Enter your mobile number or email address below and we'll send you a link to download the free Kindle App. Then you can start reading Kindle books on your smartphone, tablet, or computer - no Kindle device required.
To get the free app, enter your mobile phone number.
Other Sellers on Amazon
+ $3.99 shipping
+ $3.99 shipping
+ $3.99 shipping
Flame in the Mist Paperback – May 8, 2018
|New from||Used from|
"Warlight" by Michael Ondaatje
A dramatic coming-of-age story set in the decade after World War II, "Warlight" is the mesmerizing new novel from the best-selling author of "The English Patient." Learn more
Frequently bought together
What other items do customers buy after viewing this item?
Praise for Flame in the Mist:
New York Times Bestseller
A Spring 2017 Amazon Pick – Spring’s Best Young Adult Fiction
A PW Best Summer Book of 2017
★ “[A]n elaborate fantasy set in feudal Japan . . . Ahdieh (The Wrath & the Dawn) is immensely skilled at crafting vibrant settings inhabited by sympathetic characters with rich pasts . . . readers will enthusiastically anticipate the next installment.”—Publishers Weekly, starred review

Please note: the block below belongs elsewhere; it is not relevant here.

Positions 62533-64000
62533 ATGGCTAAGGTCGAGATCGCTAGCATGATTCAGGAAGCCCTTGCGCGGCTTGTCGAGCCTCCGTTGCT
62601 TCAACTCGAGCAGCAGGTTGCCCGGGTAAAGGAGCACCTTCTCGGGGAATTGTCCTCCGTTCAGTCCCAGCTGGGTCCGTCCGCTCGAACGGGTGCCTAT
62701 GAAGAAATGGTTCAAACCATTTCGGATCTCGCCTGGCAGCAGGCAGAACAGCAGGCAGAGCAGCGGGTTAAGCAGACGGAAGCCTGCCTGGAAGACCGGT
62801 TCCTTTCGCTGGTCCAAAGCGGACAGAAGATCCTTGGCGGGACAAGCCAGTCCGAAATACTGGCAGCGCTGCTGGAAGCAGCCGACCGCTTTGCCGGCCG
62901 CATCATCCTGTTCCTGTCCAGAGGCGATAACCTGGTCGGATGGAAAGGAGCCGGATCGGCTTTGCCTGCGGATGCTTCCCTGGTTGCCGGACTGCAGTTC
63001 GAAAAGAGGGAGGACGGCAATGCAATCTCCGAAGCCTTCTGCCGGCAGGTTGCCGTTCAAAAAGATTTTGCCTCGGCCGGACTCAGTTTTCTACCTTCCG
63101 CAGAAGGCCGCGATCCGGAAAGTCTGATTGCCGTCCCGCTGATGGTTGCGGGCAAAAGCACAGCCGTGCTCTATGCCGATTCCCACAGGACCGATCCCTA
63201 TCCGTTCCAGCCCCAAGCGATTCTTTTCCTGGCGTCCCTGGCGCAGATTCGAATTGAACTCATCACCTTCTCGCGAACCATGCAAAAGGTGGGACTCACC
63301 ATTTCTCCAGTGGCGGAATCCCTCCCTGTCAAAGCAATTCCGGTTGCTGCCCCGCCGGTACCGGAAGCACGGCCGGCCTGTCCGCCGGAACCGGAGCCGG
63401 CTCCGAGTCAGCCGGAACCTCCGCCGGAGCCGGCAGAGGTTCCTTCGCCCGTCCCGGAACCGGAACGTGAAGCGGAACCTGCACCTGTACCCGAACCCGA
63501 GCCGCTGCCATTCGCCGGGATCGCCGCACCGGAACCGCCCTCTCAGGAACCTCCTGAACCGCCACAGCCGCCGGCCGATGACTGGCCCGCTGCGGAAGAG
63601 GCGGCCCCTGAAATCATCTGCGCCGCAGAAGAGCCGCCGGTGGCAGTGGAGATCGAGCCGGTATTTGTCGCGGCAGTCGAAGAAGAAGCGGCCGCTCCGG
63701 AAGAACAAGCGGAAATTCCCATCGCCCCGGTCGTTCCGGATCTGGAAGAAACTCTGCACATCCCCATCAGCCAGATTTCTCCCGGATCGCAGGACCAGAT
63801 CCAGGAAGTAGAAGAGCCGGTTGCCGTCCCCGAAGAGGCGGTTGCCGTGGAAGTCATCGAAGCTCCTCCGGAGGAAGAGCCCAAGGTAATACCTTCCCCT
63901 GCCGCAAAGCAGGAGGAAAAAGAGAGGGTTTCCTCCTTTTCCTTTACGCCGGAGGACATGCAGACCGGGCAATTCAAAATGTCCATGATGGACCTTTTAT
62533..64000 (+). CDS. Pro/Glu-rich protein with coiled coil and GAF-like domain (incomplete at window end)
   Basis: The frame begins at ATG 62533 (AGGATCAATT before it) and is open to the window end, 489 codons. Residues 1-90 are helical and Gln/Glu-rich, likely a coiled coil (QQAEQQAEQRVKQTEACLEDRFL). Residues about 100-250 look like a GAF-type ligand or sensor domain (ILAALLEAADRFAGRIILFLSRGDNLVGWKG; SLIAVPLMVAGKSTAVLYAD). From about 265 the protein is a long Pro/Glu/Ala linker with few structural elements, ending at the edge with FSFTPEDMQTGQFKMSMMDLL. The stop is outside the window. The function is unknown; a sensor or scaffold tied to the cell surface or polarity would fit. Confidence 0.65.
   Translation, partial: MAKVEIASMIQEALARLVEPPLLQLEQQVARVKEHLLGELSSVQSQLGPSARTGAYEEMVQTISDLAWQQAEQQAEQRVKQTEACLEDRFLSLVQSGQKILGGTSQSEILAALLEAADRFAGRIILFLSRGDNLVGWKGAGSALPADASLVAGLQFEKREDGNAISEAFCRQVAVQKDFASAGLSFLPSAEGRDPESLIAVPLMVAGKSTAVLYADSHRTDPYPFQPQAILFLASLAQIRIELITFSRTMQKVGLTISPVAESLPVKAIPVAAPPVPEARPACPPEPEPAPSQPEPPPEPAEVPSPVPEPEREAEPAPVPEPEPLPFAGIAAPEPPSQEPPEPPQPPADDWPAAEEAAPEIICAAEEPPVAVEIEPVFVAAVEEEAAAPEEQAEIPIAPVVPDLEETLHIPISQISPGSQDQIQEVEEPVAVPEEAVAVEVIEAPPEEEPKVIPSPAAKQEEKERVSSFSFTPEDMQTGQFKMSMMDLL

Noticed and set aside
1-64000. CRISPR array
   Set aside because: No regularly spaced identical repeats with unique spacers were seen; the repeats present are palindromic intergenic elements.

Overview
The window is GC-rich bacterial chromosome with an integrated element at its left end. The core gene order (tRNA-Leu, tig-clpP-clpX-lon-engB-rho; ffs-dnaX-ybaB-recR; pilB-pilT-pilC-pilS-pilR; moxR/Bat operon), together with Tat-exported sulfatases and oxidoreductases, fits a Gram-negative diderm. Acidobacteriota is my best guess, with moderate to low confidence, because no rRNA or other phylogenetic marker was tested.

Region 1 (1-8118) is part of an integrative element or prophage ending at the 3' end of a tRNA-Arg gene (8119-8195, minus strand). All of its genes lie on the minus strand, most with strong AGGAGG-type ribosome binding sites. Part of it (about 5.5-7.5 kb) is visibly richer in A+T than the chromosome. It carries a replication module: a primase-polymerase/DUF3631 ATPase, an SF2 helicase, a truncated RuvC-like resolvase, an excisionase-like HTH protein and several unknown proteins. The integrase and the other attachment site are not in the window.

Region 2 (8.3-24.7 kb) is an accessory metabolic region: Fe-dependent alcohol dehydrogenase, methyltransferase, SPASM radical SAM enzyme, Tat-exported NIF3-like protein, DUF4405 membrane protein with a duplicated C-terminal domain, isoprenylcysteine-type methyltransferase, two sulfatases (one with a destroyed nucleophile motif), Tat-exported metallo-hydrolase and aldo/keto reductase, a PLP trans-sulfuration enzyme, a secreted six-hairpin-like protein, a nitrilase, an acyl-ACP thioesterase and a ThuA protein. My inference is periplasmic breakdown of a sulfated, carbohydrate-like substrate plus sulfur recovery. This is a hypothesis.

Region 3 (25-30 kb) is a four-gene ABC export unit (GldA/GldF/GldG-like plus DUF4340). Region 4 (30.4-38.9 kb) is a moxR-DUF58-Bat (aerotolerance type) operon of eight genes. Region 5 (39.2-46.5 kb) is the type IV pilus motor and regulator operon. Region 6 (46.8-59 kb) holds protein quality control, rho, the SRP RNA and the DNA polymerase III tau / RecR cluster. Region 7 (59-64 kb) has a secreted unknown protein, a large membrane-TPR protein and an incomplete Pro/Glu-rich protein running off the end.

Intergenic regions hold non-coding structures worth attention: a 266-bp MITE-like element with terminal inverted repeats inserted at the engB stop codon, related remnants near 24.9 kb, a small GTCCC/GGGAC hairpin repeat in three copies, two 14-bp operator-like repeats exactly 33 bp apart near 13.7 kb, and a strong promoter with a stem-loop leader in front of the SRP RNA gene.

“Ahdieh’s first duology (begun with The Wrath and the Dawn, 2015) propelled her to the top of the charts, and this new series starter brings that same blend of history, magic, and sensuality that drew readers in the first place.”—Booklist
“This story of female empowerment will resonate with girls today. This novel has something for every reader to savor: a budding romance, invention of new weaponry, and detailed battle scenes.”—School Library Connection
“This story . . . will undoubtedly enthrall readers.”—Kirkus Reviews
“Rich in magical realism and cultural nuance of feudal Japan, Ahdieh’s series starter begins with a girl-power bang. . . . A wonderful choice for YA shelves, especially where lush fantasy is popular.”—School Library Journal
“[A] fun feudal samurai drama. . . . an action-packed and well-paced young adult novel.”—The Washington Post
“Filled with strong female characters, action and adventure, and beautiful storytelling, Flame in the Mist offers a world you'll want to escape into for a long while.”—BuzzFeed
"Romance, action and magic intertwine in this novel likely to keep readers enthralled."—Deseret News